Prior to our January 13, 2011 proposal to approve this SIP revision, EPA reviewed the District's Offset Verification Forms and attachmentsprovided for each source's offsets that the District had transferred to the AB 1318 Tracking System. Our review determined that a sufficient amount of the offsets met the requirements to offset the PM10and SOXemissions increases from the operation of the Sentinel Energy Project. Specifically, the Project required 118,120 lbs of PM10and 13,928 lb of SOXoffsets. The District had transferred a total of 137,799 lbs of PM10and 25,346 lbs of SOXoffsets into the AB 1318 Tracking System.

EPA has re-evaluated the creditability of some of the offsets in AB 1318 Tracking System. We are now listing the offsets we have determined are creditable in Attachment A. For each source of offsets listed in Attachment A, the District provided documentation demonstrating those offsets meet the Section 173 requirements. Attachment A contains a total of 124,797 lbs of PM10and 25,178 lbs of SOX, thereby exceeding the amount required for the Project.

Our prior rulemaking did not specifically identify the offsets that we found met the Section 173 requirements. This Supplemental proposal now specifically identifies the offsets that we have determined meet the requirements of Section 173 and lists those offsets in Attachment A. EPA is not taking any action on, and has not reached any conclusion regarding the creditability of, any offsets the District transferred into the AB 1318 Tracking System that are not listed in Attachment A.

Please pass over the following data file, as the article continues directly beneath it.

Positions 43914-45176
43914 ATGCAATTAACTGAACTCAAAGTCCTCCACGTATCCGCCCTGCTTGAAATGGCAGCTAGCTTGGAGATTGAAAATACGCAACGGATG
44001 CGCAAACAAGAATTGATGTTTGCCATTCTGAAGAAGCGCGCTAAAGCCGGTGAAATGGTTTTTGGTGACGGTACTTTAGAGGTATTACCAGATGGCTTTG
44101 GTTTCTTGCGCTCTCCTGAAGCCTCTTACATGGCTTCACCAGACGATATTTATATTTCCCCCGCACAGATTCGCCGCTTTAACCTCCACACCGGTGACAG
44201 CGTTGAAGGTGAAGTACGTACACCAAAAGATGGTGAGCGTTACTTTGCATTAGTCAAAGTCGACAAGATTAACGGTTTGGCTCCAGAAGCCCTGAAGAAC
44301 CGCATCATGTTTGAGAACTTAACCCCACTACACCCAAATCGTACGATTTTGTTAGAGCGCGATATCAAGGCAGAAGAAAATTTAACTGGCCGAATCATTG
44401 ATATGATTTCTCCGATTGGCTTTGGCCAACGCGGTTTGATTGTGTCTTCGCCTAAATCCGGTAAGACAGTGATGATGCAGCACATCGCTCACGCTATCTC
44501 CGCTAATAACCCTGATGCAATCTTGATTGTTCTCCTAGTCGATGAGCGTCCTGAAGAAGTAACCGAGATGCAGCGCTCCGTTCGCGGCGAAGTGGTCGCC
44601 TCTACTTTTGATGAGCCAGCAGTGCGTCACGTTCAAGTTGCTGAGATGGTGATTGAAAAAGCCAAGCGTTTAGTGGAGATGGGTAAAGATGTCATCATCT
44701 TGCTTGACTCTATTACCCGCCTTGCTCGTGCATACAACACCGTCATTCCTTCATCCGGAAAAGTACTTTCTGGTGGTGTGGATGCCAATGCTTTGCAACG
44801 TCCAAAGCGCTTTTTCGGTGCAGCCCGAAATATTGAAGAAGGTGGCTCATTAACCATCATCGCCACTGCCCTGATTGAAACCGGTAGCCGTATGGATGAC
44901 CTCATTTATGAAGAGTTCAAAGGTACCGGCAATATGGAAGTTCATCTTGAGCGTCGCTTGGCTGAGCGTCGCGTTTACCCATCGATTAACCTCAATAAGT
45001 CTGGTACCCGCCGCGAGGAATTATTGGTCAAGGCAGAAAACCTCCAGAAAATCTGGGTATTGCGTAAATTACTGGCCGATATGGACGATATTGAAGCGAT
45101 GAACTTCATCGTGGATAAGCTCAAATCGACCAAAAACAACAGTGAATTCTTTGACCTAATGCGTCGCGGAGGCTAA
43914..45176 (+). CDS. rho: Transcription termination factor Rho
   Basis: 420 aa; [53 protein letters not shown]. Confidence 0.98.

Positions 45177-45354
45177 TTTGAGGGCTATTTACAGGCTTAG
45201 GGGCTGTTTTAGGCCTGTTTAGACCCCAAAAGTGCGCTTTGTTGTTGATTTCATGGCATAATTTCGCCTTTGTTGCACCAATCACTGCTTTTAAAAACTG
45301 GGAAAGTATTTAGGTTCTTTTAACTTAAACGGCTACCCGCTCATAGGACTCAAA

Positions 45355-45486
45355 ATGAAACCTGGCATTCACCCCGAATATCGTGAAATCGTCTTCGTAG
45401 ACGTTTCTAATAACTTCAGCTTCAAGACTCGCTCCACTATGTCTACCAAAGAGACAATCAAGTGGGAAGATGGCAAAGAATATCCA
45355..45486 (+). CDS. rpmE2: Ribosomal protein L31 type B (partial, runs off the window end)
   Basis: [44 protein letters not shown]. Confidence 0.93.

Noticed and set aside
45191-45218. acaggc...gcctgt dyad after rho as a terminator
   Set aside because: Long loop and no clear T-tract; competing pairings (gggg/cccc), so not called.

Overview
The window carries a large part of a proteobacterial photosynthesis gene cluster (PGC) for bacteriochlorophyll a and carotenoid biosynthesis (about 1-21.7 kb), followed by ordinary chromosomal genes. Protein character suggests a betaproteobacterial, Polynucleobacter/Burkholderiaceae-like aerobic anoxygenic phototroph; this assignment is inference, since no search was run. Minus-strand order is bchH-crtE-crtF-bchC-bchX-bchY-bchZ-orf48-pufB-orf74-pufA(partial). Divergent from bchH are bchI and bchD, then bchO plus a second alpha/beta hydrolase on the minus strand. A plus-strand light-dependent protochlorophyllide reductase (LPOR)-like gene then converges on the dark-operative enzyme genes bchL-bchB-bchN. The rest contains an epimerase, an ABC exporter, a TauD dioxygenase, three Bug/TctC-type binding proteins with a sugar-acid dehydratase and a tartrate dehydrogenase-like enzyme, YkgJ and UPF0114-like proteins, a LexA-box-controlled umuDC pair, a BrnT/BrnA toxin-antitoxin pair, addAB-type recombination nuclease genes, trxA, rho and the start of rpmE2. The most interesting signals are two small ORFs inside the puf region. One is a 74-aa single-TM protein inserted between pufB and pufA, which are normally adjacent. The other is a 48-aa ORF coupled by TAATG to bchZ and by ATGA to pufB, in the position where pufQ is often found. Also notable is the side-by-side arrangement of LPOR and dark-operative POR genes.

D. How is EPA supplementing its prior proposal now?

This Supplemental proposal provides additional details concerning EPA's determination that at least 118,120 lbs of PM10and 13,928 lbs of SOXoffsets transferred into the AB 1318 Tracking System meet the offset integrity requirements of Section 173. See Attachment A to the TSD.

1. The District Has Demonstrated That at Least 118,120 lbs of PM10and 13,928 lbs of SOXOffsets Are Properly Quantified

To determine if the offsets listed in Attachment A were properly quantified, we reviewed the District's Offset Verification Forms and additional documents. From these documents, we have listed the following information in Attachment A: The type of equipment shutdown, the year the equipment was shutdown, the year 1 (i.e. the year immediately preceding the shutdown) and year 2 (i.e. the second year prior to shutdown) data of pre-shutdown actual emissions, the annual average of both years of pre-shutdown actual emissions (if available), the amount of emissions reductions calculated by the District, the amount calculated for this Supplemental proposal and the source of the emissions data.